AB: There’s a risk that you run in how much you can get away with. In any form in your experimenting, you have to run the risk of failing. So if the charge of solipsism is made, I would say Whitman is deviously solipsistic. “I celebrate myself.” “I sing myself.” “And what I assume, you shall assume,” which is more democratic; that’s more egalitarian, that next step. That first step, though, is that infant narcissistically in love with him or herself. And it’s a joy. So what I admire about Whitman is that risk that he takes.
He goes on in that first section to say, “I permit to speak, nature without check with original energy.” That to me is a profound statement for any poet to take to heart. I dare any poet to take that line to heart and make that energy available in one’s own work as a creative artist. That would take you in directions unforeseen and is possibly why he’s a spiritual inspiration, what Wendell Barry calls “an angel of inspiration” for many people. He’s one of many. If you look at those lines—“I sing myself,” “And what I assume you shall assume,” and “For every atom belonging to me as good belongs to you”—those three lines, it seems to me, have a very nice progression from nativity to equality to democracy, just encapsulated in compressed form, those three lines, and of course he spends the rest of his life exploring those things.
TC: Do you think that in “Crossing the Threshold,” which explores the self and the dialogue with the self in a really productive way, the speaker, the italicized speaker, the conscious speaker, is waking up to itself?
AB: That’s nicely put.
TC: It seems like a lot of the language takes us there, because the conscious self is so ignorant of the self throughout this dialogue, which really struck me as interesting. He wants to know the answers to that first line of Whitman—“I celebrate myself”—“Why does this hurt me?” the speaker of “Crossing the Threshold” is saying. He wants the easy answers, and the subconscious keeps saying, “You’re not getting it, you’re not getting it.” What should one feeling lost and confused in this realm say to those who would ask him what he’s doing here, a simple “I’m here to refine my pain” will do,” the subconscious self says, which seems a very Buddhist sort of way to interact with the world, and then immediately following: “Alright, but is there some special password I should be using?” So the subconscious says, “You want a password? How’s ‘hell-bent, Heaven-sent?’ Now get going! You’ve places to go”—which is more Christian. So in a way, the concept of awakening and rebirth is present throughout this dialogue and some of the others as well.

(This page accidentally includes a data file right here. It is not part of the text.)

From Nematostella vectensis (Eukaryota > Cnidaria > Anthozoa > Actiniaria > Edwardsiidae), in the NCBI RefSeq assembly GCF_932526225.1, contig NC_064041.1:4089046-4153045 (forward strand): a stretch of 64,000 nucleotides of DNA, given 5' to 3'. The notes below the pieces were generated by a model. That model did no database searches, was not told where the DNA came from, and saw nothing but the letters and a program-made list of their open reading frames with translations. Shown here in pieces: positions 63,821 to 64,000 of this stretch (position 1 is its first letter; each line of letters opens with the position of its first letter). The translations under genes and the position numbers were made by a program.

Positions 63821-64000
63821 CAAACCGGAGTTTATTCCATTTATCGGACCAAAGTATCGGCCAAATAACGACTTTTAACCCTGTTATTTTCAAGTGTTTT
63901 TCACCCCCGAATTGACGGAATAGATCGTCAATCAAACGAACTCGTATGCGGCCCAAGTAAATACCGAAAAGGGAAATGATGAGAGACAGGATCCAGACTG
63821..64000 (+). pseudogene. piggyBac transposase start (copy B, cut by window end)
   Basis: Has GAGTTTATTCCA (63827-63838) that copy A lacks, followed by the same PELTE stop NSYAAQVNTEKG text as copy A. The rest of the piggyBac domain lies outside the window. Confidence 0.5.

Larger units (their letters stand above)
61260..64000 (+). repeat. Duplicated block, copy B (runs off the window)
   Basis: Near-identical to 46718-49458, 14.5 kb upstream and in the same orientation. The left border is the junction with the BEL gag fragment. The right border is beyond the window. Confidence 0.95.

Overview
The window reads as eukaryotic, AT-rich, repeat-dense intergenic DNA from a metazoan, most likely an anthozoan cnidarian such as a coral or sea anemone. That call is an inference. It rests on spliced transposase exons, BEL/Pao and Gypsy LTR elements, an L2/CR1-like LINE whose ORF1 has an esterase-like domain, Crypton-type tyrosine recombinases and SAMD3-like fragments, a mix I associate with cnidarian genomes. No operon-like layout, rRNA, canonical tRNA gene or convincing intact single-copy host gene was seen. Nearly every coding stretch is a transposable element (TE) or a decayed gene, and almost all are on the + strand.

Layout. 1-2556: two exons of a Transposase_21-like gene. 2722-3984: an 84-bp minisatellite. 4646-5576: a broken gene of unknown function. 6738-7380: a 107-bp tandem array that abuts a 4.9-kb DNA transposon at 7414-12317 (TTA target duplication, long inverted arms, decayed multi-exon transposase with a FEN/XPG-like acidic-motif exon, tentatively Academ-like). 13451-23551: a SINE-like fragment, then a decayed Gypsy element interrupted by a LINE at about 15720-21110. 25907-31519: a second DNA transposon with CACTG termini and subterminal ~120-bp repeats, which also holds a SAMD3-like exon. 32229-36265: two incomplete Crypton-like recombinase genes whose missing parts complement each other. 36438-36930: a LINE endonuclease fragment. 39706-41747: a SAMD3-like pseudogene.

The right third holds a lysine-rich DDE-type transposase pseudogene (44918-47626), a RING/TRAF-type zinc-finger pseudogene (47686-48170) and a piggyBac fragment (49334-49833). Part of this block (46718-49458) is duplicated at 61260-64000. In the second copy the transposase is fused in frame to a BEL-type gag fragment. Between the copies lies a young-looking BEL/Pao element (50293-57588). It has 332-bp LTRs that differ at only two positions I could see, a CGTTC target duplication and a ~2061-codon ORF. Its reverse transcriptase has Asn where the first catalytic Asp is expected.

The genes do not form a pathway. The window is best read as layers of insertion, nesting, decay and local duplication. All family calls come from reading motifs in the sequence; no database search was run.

If the self of the speaker is waking up to itself as a spiritual transformation—you’ve talked about the body of Whitman’s work, and of his life, a spiritual seeking. How do you see that—specifically with “Crossing the Threshold”—which ends, of course, with the temple—“keep it clean.” I wonder if you could talk about that in terms of the sort of journey of spiritual and renewal of faith that seem to be present in these, because it does seem to have that sort of trajectory, beginning in ignorance, essentially, and moving toward experience.
AB: Readers have said that Whitman represents a kind of radical innocence, and I would think the experience of the Civil War and the trial by fire of that brought about a crisis of faith, which he weathered and endured and came through. He continued writing and found the muse alive and well in new ways, in a new incarnation. What’s interesting about Whitman is that he does achieve new forms of expression, and he had to slough-off the old pointed persona of the first few editions and achieve a new relationship to his ideals and his faith in those ideals that America stood for, namely brotherhood, egalitarianism, and equality. And those were ideals that were obviously and profoundly and drastically and violently tested in the caldron of the Civil War. And significantly his role in the Civil War as a volunteer nurse in hospitals, not only buttresses his standing in the critical reception that would come later because he walked the walk. He was a man of his word, a man not of Christian faith per se but, of course, his background was Quaker; he had many different influences, but he was I think profoundly a man of faith. I think a man of faith in creation; I think a man who really had an abiding faith in the capacities for creative life in human beings that could be evolving, that could be—I’m not saying in any sense that you have to train yourself, that you have to have that “get it” sort of feeling which was prominent in the 19th century with cosmic consciousness.
This book is my own take on Whitman’s cosmic folklore. Folklore for me is the “everydayness” of life—customs, traditions, lullabies, songs, you name it—very human, very everyday; it’s the people’s path. It’s not a glorified spiritual awakening sort of path, as much as I respect Buddhism and I respect those traditions; that’s not my approach. My approach is we already have what we need. We have what we need and it’s a kind of ecology of culture and literary influence and it calls into question our ideas of originality, because if you have what you need, it’s just a matter of knowing how to make use of those materials in creative new ways. That, I think, could be one essential way to explain or introduce my book. It’s discovering creative uses of what’s already there—idioms or traditions or myths or folktales or cultural beliefs—and each person can be doing that in his or her creative life.